Kiwis dubbed 'Call Blacks' after big wins in world duck calling champs
The success of Nelson schoolgirl Holly Irvine and Otago’s Hunter Morrow in the world waterfowl calling championships in the United States has been hailed as “an amazing achievement.”
Right: Holly wants to do even better...world's number one junior .
Holly, 13, and Hunter, a builder, have been competing in the World Waterfowl Calling Championships in the U.S. state of Maryland.
Hunter, New Zealand’s reigning champ, came second in the world champs’ Open Duck division and third place in Live Goose calling. Holly took out third place in the junior duck calling division.
The World Championships, which have been running for 40 years, attract competitors from around the world and large crowds of enthusiastic fans.
Loud applause greeted Holly Irvine’s victory and she is vowing to return with the goal of winning the junior division and being best in the world.
Organiser of the New Zealand championships, Adam Rayner, says it is an amazing result.
“Hunter’s placing was the highest ever by a Kiwi while Holly was the only female competitor and one of the youngest competing at the world championships.”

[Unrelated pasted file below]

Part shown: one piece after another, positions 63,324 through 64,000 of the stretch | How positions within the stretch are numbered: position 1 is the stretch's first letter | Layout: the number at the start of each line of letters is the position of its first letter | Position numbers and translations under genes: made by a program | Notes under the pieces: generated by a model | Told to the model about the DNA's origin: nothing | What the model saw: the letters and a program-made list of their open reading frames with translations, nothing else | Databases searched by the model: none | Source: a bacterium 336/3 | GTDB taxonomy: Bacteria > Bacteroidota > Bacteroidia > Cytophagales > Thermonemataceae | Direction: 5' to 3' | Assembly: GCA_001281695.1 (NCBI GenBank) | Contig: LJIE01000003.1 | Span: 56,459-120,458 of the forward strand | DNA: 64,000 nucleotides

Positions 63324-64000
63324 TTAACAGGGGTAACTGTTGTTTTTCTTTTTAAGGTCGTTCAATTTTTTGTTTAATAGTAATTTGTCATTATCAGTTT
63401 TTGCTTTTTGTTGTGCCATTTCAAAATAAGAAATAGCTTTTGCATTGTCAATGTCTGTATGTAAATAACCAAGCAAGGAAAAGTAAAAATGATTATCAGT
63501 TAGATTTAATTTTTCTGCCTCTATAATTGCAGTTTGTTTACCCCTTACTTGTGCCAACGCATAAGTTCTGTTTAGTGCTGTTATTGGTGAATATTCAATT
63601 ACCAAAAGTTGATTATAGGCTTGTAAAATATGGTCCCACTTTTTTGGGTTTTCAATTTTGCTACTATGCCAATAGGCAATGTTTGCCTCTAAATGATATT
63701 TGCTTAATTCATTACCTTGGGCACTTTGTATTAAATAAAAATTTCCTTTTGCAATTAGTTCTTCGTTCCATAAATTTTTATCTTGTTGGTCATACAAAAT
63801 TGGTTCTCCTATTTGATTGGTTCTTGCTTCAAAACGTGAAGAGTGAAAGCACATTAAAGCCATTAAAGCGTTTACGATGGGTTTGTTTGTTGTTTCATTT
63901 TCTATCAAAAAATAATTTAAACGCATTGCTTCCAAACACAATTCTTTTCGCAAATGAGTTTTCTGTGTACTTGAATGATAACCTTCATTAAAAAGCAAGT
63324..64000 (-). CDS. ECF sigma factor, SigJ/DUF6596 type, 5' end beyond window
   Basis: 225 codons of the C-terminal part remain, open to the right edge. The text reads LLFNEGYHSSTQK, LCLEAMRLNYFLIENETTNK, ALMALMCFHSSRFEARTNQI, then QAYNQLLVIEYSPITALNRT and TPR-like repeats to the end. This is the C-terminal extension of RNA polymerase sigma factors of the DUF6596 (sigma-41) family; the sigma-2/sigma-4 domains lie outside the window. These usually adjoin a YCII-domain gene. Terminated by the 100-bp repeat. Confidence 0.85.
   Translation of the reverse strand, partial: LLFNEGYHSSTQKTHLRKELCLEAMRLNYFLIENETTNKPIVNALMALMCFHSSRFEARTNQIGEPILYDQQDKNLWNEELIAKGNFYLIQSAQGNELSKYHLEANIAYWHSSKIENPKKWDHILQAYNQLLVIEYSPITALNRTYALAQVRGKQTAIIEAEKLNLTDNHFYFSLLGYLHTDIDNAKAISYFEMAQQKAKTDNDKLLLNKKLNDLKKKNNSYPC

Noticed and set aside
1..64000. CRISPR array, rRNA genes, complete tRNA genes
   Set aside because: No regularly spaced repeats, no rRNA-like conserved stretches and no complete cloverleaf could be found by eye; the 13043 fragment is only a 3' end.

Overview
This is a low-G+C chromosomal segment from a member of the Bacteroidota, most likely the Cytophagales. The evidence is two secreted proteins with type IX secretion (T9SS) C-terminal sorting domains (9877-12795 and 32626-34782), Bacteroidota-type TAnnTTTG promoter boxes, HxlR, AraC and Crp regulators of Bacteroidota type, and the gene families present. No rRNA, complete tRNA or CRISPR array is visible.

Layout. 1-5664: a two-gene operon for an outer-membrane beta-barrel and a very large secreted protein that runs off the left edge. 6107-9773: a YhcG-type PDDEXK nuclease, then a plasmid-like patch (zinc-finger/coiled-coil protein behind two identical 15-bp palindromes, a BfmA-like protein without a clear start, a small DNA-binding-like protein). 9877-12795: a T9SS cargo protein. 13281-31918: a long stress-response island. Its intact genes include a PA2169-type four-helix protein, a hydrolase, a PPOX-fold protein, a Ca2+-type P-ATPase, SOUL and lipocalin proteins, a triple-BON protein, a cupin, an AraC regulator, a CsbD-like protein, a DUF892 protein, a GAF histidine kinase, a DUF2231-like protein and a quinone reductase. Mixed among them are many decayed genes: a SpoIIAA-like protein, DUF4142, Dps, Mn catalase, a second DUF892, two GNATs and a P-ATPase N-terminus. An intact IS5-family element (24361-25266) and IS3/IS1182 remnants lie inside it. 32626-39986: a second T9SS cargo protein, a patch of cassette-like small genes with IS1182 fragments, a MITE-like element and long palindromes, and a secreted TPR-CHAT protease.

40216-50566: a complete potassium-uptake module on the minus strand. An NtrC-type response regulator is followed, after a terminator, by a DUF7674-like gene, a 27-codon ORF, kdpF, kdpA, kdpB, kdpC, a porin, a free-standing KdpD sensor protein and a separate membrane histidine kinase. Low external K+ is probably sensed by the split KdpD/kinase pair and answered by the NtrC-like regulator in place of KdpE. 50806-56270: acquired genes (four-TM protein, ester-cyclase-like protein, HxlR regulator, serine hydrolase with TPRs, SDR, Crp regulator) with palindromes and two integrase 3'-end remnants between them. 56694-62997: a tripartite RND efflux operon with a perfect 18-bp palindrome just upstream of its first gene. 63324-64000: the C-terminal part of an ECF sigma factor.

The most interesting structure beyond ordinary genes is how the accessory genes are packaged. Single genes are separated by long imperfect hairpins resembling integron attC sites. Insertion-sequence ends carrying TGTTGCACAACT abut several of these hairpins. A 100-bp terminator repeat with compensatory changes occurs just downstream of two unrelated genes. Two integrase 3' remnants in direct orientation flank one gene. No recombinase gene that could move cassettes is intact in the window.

“New Zealanders should appreciate just how big an achievement this is – these two are right up there with the world’s best,” Mr Rayner says.
“Holly and Hunter deserve high praise for what they have done. A duck caller is a wind instrument and you have to use your tongue and breathing in exactly the right way.
“It’s a difficult skill and certainly not one that can be learnt overnight.”
Fish & Game Communications Manager Don Rood describes the results as “brilliant”.
“Fish & Game congratulates Holly and Hunter for their terrific success.”
“The championships are huge in the United States and Canada in particular and competition is intense. Winning in such a tough environment in front of a live crowd says much about their dedication and skills,” says Don Rood.
“They have been great ambassadors for New Zealand on the world stage.”
“Perhaps we should dub them the Call Blacks, or perhaps the Black Quacks.”